By this point, the news that Major League Baseball is doing away with the four-pitch intentional walk is old. Everyone already knows it’s happening. But that’s not the only change that MLB is making for the 2017 season.
The commissioner’s office on Thursday announced seven changes that it’s making to the rules this year, including the aforementioned change to the intentional walk. Three changes deal directly with the expanded replay system, which has been continually tweaked since it was introduced in 2014.
First, here’s the official language about the intentional walk.
The start of a no-pitch intentional walk, allowing the defensive team’s manager to signal a decision to the home plate umpire to intentionally walk the batter. Following the signal of the manager’s intention, the umpire will immediately award first base to the batter.
That seems fairly straightforward. It’s not like they were going to require the defensive team’s manager to do the chicken dance to call for an intentional walk. (Though that’s something they should definitely consider because it would be hilarious.)
Now on to the rules about expanded replay, everyone’s favorite topic.
· A 30-second limit for a manager to decide whether to challenge a play and invoke replay review.
So MLB has decided to crack down on managers who take too long to decide if they’re going to challenge or not. However, the time it takes for a manager to make the decision typically rests with the team’s internal replay and video people. When there’s a questionable call, most of the time one of the coaches will get on the phone to see if the play is worth challenging. If it is, he’ll signal the manager (who is typically standing just a few feet away). The 30-second rule seems like more of a formality, but it’ll definitely force teams to refine their own video replay processes.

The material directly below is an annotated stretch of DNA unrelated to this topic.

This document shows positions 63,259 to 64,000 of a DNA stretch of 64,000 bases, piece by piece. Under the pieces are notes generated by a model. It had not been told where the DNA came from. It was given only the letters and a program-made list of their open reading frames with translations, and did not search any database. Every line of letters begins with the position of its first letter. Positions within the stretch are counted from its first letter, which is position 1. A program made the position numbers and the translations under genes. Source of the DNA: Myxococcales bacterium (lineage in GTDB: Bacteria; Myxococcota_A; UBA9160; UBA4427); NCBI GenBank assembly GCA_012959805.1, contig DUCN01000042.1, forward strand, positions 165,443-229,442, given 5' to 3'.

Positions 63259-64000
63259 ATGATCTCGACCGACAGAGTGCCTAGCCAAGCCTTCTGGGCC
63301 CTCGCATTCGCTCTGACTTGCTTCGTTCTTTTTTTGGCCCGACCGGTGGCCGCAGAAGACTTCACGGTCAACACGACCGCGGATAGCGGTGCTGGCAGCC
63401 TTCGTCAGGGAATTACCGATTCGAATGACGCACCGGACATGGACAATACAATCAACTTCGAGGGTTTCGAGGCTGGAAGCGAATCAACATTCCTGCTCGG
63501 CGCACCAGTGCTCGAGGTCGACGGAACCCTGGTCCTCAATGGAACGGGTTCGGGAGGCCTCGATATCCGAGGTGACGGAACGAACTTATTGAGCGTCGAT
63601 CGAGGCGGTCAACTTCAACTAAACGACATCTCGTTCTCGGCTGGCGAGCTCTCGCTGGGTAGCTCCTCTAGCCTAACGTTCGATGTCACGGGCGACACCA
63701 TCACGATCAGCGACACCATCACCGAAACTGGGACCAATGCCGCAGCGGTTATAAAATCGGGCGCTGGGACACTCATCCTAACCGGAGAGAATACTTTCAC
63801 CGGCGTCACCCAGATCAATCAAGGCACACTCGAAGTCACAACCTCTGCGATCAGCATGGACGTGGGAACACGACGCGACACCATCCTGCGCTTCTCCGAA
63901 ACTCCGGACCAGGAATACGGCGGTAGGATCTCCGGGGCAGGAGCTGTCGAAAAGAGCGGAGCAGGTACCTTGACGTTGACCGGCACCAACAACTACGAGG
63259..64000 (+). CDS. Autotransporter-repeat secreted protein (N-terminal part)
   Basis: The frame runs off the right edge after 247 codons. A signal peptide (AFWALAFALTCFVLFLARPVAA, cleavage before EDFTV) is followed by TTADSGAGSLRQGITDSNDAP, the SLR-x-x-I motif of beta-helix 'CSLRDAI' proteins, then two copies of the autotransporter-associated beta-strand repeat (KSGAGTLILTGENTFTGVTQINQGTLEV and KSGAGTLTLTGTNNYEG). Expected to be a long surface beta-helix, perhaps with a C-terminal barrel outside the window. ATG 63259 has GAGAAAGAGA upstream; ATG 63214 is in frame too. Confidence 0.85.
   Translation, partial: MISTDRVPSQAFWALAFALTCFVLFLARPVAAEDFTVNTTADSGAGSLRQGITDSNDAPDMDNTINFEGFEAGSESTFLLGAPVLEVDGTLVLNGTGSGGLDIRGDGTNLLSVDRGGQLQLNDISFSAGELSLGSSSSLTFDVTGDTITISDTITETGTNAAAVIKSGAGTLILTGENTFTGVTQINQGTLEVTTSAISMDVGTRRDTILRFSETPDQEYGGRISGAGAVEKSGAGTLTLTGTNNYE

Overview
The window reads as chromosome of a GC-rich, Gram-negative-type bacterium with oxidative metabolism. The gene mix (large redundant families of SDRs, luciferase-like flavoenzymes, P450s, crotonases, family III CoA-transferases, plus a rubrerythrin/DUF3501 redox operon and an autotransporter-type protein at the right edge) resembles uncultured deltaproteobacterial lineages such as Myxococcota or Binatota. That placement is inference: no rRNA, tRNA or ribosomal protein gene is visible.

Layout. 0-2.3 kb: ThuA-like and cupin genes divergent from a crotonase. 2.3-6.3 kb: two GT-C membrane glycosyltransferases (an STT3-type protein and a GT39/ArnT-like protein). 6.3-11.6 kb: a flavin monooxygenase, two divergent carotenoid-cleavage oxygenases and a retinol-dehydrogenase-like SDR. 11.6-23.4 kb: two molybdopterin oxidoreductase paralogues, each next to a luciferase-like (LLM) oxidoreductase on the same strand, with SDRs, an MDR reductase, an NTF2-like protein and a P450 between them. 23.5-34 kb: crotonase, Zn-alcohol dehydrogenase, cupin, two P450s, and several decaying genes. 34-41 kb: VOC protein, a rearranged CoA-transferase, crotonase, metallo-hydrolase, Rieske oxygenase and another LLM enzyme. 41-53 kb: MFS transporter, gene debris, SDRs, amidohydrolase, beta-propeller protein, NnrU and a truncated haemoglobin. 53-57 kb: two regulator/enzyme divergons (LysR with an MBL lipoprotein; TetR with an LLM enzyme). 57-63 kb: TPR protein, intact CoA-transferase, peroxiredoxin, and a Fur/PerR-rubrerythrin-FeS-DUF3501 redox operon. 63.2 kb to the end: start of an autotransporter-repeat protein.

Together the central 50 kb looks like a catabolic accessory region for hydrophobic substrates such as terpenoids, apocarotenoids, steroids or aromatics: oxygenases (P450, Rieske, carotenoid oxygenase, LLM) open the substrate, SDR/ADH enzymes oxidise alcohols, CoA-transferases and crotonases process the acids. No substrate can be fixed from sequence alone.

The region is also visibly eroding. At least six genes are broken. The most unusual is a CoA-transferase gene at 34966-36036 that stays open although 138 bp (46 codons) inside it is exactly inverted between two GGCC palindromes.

· When a manager has exhausted his challenges for the game, Crew Chiefs may now invoke replay review for non-home run calls beginning in the eighth inning instead of the seventh inning.
This is another rule limiting teams and their use of expanded replay. A manager now has to think about another whole inning when deciding whether or not to challenge. If he challenges a play in the fifth and the call isn’t overturned, he’s out of luck if there’s a questionable tag in the seventh inning. The umpires don’t have to take a look at that because it’s not a home-run call.
· A conditional two-minute guideline for Replay Officials to render a decision on a replay review, allowing various exceptions.
It appears that this rule puts a time limit on the officials who actually look at the plays offsite when a team challenges. However, the phrase “allowing various exceptions” is pretty telling, especially since they don’t expand on it. We don’t know what those exceptions could be, or how often they could occur. So this essentially reads like “You have a two-minute time limit, unless it takes longer, which is totally fine.” I understand that the commissioner’s office is responding to complaints that some replays take a long time, but isn’t the point is to get the call right? If it’s about doing it quickly, why even bother with replay?